The company set up in the rice fields near the approaches to Clark.  I went into action immediately, passing shells from the bunker to the gun crew.  The AA guns were old Model 3-inch guns without modern ammunition-it was not very effective against high flying planes, falling far short of the target.  We fired on the Japanese bombers on their daily runs.  I must admit the noise, concussion of the guns, and being able to look up and see the open bomb bays of the Jap bombers terrified me, but at least I was fighting back.

 One night we moved to a new position.  The next morning the Japs came in low.  I guess we surprised them for we put a burst right in the middle of the formation and knocked down three.  We were overjoyed to see them get some of their own medicine.

 Since the 22nd of December when the Japanese had landed at Lingayen Gulf on Luzon Island, they had been steadily advancing on all fronts.  It was plain to me that the entire island would be lost if we did not receive help soon.  The only recourse left to our hard-pressed troops was to fall back to the narrow peninsula of Bataan and the fortified island of Corregidor.  There was no doubt in my mind that Bataan was to be our last battle.  With the Japanese virtually in control of the South Pacific, I could see no way we could receive help.  The only thing we could do was to fight as long as possible, slowing up the rampaging Japanese on their drive towards the Dutch East Indies. 

 My life with the anti-aircraft company became one constant whirl of action, setting up the guns to protect bridges or other strategic points as our troops retreated to Bataan.  We seemed to move all night and fire at the Jap planes all day.  About all we could do was force them to fly high because of our poor ammunition.  We would dig our foxholes only to have them fill halfway with water.  Jap fighters came often to strafe our gun positions, but we had 50 caliber machine guns set up and when they came in they got a good hot reception. 

 Most of the company got muddy and wet when we dived into the fox holes.  Some amusing things seem to happen even in war.  We had one little Mexican G.I. in the company we called Pancho.  One day the Jap Zeroes strafed us.  After the raid we couldn't find Pancho.  Finally we heard cries for help. When we located them, they were coming from a Filipino water well.  These wells were usually 10 feet deep and 6 to 8 feet in diameter, with 3 to 4 feet of water.  Our Pancho had jumped into the well and was stuck in the mud and water at the bottom.  We pulled him out and had a good laugh.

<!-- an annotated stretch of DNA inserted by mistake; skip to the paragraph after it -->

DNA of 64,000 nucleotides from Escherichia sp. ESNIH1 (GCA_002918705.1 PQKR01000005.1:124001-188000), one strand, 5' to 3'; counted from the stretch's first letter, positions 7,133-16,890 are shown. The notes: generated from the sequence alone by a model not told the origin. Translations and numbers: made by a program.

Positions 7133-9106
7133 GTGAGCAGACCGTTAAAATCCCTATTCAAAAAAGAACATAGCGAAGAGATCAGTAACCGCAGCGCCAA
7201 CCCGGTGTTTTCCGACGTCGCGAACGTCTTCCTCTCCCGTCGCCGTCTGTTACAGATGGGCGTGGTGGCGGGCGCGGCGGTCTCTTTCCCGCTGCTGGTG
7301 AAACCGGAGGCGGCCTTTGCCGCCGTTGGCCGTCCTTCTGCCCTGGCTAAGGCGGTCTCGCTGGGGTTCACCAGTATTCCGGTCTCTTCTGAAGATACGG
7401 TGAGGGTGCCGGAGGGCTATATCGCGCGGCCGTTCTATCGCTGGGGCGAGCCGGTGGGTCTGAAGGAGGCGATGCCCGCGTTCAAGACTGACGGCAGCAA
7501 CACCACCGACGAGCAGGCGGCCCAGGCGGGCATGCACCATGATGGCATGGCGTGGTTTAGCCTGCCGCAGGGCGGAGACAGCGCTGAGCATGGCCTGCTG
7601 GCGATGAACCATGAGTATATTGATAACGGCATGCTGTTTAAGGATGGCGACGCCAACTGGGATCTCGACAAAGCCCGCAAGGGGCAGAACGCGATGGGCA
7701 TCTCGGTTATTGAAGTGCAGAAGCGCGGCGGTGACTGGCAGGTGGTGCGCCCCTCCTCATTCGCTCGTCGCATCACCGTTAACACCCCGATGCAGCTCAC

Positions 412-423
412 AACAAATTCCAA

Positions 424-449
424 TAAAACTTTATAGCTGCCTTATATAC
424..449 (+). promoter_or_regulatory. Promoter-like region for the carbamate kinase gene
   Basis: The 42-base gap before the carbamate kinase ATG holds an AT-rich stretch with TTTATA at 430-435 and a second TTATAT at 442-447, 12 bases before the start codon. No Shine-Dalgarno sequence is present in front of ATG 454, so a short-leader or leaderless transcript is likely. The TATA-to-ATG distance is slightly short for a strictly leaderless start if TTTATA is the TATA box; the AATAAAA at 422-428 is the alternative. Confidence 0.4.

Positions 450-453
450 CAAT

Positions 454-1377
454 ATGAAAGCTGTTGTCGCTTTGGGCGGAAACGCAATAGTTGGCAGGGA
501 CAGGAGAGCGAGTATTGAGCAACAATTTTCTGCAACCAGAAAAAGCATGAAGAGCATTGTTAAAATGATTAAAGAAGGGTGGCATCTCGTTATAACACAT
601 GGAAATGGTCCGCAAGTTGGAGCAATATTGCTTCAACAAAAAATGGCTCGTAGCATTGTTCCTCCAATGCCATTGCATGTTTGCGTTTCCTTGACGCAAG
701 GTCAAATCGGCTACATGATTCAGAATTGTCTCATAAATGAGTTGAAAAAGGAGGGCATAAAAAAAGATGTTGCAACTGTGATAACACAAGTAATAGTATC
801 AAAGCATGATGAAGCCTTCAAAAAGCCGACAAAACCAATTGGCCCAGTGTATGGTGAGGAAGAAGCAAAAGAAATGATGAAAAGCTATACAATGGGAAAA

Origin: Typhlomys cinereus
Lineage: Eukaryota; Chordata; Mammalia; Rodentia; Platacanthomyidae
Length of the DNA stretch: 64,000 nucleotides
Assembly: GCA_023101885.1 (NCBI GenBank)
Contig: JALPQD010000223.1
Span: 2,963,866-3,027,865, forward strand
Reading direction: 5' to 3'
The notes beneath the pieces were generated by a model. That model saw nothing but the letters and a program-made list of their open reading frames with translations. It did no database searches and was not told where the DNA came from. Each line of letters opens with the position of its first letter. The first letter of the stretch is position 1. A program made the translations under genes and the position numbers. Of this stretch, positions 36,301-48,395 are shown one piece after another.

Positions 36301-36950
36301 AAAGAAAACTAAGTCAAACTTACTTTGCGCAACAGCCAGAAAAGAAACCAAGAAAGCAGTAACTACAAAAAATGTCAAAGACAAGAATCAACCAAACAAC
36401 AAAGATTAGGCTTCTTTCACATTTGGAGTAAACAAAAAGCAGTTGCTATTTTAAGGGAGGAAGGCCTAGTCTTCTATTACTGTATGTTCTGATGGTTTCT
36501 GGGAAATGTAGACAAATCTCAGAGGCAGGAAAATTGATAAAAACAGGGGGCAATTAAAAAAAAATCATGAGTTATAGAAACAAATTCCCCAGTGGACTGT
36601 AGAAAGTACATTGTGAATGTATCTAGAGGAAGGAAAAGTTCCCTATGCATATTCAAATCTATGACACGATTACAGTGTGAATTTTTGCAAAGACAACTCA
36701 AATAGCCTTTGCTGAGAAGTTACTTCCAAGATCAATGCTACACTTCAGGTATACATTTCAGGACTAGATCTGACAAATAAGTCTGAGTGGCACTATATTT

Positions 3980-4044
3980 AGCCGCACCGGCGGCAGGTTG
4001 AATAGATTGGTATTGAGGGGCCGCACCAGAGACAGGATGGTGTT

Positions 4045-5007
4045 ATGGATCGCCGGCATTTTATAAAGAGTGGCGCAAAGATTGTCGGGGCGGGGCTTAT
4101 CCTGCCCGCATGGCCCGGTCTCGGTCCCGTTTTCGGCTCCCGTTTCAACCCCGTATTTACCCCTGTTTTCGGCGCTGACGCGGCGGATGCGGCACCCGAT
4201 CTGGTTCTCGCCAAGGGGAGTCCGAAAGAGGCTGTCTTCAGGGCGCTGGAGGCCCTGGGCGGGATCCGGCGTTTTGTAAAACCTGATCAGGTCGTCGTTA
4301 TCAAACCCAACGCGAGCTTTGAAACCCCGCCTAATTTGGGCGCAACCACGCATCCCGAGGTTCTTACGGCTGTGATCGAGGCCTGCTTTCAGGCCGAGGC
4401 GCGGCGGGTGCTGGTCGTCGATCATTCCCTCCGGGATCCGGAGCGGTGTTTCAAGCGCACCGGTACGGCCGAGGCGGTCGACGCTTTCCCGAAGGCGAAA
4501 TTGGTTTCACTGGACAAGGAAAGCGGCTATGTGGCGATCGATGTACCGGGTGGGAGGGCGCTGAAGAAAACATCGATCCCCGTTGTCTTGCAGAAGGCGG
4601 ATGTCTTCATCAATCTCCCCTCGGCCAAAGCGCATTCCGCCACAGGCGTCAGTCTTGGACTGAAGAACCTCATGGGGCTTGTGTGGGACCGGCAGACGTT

Though we seemed to have one disastrous defeat after another, our troops in the north under General Jonathan Wainwright were fighting a rear guard action and managed to give our troops a chance to get to Bataan intact.  The troops in the southern division under General Parker also escaped to Bataan due to General Wainwright's holding actions in the north.  Our troops set up a line at Abucay on the peninsula and at last began to slow the Japanese advance.  The Japanese continued to put heavy pressure on the line and by the last part of January 1942 we had pulled back to a new line at Orion.  It stretched across the peninsula to Bagac, about 13 miles to the west coast.  This was the main line of resistance for several weeks.

 After we had been on Bataan for a while I contracted a tropical rash that covered me from head to foot.  When I came down with a high fever, I was finally sent to the field hospital for treatment where I was given some medicine and soon recovered.  I was told to go back to duty.  I knew my squadron was at a small airstrip called Cabcabon Field, and since I realized our time was limited I wanted to be with my own group.  I made my way to where they were camped and asked the C.O. if I could rejoin the squadron.  He thought it would be okay.  I learned that Smitty had gone to Mindanao and Howard was with the infantry, but I could find no information about Tex. 

 We had a few P-40s hidden in the jungle to be used for special missions only.  Some of our men were helping work on them, and I was assigned to guard duty.  The P-40s were rigged to carry a 500-pound bomb and they were better dive-bombers than fighters.  One night they bombed Lingayen Gulf, making several trips to carry as many bombs as possible.  They must have done a lot of damage because the next day the Jap radio reported that wave after wave of B-17s had bombed Lingayen.  I will never know why their Zeroes did not try to break up our raid. 

 The Japanese were also shelling Corregidor with heavy guns from Cavite, a naval base on the mainland opposite Bataan.  Our artillery on Corregidor could not get their location, so our PT-12 biplane was assigned to get pictures of the Jap artillery.  The PT-12 was to be escorted by P-40s.  They got the pictures but were intercepted by Jap Zeroes.  In the ensuing dog fight the Japs lost 7 planes.  All of our P-40s returned, as I recall.

 Despite heavy pressures, the Philippine and American troops were holding the Orion line and were inflicting heavy casualties on the attacking Japanese troops.  The Japanese had tried several infantry and artillery attacks but were repulsed.  The morale of our troops remained high.  One of the worst handicaps our troops had was the obsolete equipment.  It was extremely old-mostly World War I vintage-our rifles were old model Springfields and British Enfields.  Our artillery was also obsolete.